Obviously yes, because I have. But the consequences to my life and health have been significant. I’ve found myself as a Pagan organizer and teacher at a crux, a crossroads. I have a choice to continue doing this work and finding a way to get paid for it, or to significantly downscale the work that I do for the Pagan community and focus on work that brings in more income.

Money and leadership and raising funds is a big topic! Part 2 will explore more of the issues of Pagans and Fundraising, and I’ll post that tomorrow.

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First–a quick plea for assistance. I’m in the final days of my Indiegogo campaign to raise funds for a car so I can continue traveling and teaching leadership and writing articles like this. I’m offering cool perks from $1 and up, including leadership resources. Every dollar helps me to get a safe, reliable vehicle for those long road trips. If my writing is useful to you, please consider contributing so I can keep doing this work. If everyone who read my blog this week contributed $1-$5, I’d have a pretty reliable car.  http://www.indiegogo.com/projects/leadership-education-and-writing-for-pagan-community/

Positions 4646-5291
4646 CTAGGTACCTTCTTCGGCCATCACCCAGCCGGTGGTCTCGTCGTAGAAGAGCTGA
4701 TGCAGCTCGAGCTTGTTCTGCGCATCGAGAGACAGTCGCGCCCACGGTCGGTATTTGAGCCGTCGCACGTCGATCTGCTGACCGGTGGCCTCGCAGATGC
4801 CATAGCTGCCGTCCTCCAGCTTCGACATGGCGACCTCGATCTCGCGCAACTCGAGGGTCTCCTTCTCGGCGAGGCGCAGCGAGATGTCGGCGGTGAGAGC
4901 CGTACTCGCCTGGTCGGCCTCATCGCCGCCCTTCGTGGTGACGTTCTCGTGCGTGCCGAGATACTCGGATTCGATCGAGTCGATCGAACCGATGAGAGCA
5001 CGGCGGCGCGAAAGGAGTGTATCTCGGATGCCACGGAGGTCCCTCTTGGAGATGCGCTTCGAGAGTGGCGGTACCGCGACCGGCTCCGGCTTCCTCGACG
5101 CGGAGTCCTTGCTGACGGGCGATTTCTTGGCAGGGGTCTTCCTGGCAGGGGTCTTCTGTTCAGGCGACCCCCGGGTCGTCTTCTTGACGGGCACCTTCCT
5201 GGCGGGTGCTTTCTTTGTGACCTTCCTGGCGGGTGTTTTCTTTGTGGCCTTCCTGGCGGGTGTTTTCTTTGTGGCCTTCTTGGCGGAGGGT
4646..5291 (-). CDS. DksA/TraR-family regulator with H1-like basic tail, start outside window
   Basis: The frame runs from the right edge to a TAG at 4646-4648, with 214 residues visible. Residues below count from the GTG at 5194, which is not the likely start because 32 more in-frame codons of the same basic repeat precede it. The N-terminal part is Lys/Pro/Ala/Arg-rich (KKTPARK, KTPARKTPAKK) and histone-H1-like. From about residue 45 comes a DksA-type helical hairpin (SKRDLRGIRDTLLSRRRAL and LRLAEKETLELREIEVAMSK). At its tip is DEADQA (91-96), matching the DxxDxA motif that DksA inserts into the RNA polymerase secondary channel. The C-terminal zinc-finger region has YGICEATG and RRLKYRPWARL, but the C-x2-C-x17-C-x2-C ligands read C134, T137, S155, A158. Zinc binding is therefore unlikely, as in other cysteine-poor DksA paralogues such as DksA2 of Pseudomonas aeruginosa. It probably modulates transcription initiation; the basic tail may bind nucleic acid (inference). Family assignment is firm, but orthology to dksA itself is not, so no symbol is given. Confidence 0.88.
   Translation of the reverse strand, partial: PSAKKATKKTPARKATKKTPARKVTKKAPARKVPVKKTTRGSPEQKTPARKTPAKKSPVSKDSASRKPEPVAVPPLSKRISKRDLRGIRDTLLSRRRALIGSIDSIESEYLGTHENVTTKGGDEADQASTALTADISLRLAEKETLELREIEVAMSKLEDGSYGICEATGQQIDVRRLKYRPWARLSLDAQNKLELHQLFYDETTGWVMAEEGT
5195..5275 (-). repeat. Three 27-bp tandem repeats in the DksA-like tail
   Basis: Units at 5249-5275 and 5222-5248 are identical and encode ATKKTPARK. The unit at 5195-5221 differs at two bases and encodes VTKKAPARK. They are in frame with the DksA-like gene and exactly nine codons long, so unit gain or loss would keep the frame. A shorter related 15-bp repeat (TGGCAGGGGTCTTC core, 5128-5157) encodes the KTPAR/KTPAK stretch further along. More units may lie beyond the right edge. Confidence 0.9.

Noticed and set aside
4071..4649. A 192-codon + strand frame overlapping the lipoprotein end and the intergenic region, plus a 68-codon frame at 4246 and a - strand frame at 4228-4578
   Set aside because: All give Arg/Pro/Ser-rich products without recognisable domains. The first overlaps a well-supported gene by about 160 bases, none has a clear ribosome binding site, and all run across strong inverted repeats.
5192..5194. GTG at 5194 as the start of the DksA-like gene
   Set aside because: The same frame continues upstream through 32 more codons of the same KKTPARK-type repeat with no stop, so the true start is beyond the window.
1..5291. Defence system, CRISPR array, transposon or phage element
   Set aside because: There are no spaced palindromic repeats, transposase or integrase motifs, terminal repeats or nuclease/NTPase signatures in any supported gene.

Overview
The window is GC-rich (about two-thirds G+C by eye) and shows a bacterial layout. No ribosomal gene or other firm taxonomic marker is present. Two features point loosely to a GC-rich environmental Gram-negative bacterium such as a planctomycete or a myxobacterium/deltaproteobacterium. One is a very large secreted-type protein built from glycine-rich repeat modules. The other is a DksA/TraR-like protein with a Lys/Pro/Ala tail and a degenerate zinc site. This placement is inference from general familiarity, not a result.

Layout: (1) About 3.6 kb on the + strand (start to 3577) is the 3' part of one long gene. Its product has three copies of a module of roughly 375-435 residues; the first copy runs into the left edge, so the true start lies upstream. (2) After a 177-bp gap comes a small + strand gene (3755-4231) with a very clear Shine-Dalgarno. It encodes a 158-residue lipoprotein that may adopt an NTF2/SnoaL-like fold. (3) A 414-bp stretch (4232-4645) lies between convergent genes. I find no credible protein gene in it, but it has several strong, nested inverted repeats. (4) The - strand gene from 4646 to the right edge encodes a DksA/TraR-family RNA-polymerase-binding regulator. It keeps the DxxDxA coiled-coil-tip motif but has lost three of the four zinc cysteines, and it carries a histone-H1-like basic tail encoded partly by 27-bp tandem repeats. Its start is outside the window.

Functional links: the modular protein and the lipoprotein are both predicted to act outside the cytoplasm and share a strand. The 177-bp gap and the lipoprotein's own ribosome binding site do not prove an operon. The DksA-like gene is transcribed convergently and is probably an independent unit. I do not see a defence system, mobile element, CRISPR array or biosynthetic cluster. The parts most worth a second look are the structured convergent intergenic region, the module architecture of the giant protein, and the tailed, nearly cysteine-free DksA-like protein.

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7 thoughts on “Fundraising in the Pagan Community Part 1

  1. Back to the previous post here, Shauna (and I apologize for being one of the broke folk right now – you deserve financial support) – boundaries and accountability seem to be similar. We, in my Temple, ask for donations to cover our expenses and we get them, although little more. Because we are clear – “here’s what it costs to put on this event”. And we aren’t individual entrepreneurs but clergy people accountable to an organization whose membership criteria are clear and pretty obvious.

    The New Age, with “prosperity consciousness” and “The Secret” and all of that stuff, is a bunch of client cults centred on unaccountable and special snowflakes, stars and enlightened masters, spiritual entrepreneurs. It’s a bad model for us and the influence of that model, I suspect, is where this issue is partly coming from – spiritual services as another consumer option. So, “shall I buy that cool zircon-incrusted wand, or that piece of amber jewelry, or toss a few bucks in the pot to help out the ritual presenter?” because it’s not a spiritual community, but a marketplace.

    We charge for workshops, but not for spiritual services, and we are not expecting to do this full-time. (That’s a whole ‘nother topic for discussion – whether having professional clergy is a good idea or not).